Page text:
Newly Published
Images in Anesthesiology  |   May 2019
Lung Pulse with Pneumothorax: Examine the Thoracic Artery and Veins
Author Notes
  • From the Emergency Department, Cattinara University Hospital, Trieste, Italy.
  • Supplemental Digital Content is available for this article. Direct URL citations appear in the printed text and are available in both the HTML and PDF versions of this article. Links to the digital files are provided in the HTML text of this article on the Journal’s Web site (www.anesthesiology.org).
    Supplemental Digital Content is available for this article. Direct URL citations appear in the printed text and are available in both the HTML and PDF versions of this article. Links to the digital files are provided in the HTML text of this article on the Journal’s Web site (www.anesthesiology.org).×
  • Correspondence: Address correspondence to Dr. Copetti: robcopet@gmail.com
Article Information
Images in Anesthesiology / Cardiovascular Anesthesia / Respiratory System
Images in Anesthesiology   |   May 2019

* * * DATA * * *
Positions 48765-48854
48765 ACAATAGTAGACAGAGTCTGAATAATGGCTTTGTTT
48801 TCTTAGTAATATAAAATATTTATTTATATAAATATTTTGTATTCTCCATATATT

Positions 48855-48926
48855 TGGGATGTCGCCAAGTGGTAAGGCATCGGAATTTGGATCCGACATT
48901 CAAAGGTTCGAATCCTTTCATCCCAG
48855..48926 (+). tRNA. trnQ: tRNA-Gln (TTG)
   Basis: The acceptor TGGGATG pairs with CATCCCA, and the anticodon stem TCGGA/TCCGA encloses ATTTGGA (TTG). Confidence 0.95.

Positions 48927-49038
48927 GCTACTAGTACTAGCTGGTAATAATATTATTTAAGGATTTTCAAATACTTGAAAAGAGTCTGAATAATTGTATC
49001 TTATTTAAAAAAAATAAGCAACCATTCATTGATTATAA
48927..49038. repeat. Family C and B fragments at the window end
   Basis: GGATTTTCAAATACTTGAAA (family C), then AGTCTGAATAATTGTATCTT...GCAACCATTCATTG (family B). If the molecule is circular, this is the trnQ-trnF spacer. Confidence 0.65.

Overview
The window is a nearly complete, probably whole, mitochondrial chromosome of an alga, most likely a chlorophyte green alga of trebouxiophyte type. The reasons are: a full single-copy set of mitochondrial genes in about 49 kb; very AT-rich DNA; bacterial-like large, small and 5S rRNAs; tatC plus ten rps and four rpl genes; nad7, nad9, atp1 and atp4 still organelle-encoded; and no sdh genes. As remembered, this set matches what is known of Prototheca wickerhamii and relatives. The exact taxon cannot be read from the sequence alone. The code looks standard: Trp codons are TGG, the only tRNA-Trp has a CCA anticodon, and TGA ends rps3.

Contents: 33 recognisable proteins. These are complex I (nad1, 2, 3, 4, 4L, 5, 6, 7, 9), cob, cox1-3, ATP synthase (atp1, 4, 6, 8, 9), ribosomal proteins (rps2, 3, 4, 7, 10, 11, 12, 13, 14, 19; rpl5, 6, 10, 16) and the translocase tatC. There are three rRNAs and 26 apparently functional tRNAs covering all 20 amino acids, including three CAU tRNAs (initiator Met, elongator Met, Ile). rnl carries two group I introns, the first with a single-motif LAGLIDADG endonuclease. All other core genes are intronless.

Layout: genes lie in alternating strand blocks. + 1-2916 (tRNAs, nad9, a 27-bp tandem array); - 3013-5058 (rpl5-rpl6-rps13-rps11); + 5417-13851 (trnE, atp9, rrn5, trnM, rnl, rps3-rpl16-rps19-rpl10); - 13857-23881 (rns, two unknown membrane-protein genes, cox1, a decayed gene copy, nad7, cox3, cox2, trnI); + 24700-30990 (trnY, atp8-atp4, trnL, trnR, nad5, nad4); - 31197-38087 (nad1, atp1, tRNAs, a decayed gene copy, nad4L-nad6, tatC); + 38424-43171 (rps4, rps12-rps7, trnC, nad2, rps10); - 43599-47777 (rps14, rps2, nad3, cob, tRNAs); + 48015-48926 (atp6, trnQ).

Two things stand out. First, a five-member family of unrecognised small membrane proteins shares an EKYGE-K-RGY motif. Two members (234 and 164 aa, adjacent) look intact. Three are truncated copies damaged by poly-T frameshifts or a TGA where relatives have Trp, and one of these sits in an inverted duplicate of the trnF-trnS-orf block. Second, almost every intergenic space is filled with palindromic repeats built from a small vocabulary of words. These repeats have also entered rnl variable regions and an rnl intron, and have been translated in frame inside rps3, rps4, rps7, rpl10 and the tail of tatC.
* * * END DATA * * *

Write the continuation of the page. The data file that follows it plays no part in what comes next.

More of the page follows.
Lung Pulse with Pneumothorax: Examine the Thoracic Artery and Veins
Anesthesiology Newly Published on May 17, 2019. doi:10.1097/ALN.0000000000002756
Anesthesiology Newly Published on May 17, 2019. doi:10.1097/ALN.0000000000002756
The sonographic signs of pneumothorax include the following: presence of lung point(s), absence of lung sliding, absence of B-lines, and absence of lung pulse.1 
The lung pulse, described in 2003,2  is the rhythmic movement of the pleura in synchrony with the cardiac rhythm. Its presence indicates that the parietal and visceral pleura oppose one another, and so its presence rules out a pneumothorax. The internal thoracic arteries (ITAs) are a descendant branch of the subclavian artery, are located on both sides of the thorax near the sternum, and are each accompanied by two internal thoracic veins (ITVs), which drain into the subclavian vein. Panel A is an image obtained during video-assisted thoracoscopy and shows the internal thoracic artery and the accompanying veins close to the parietal pleura.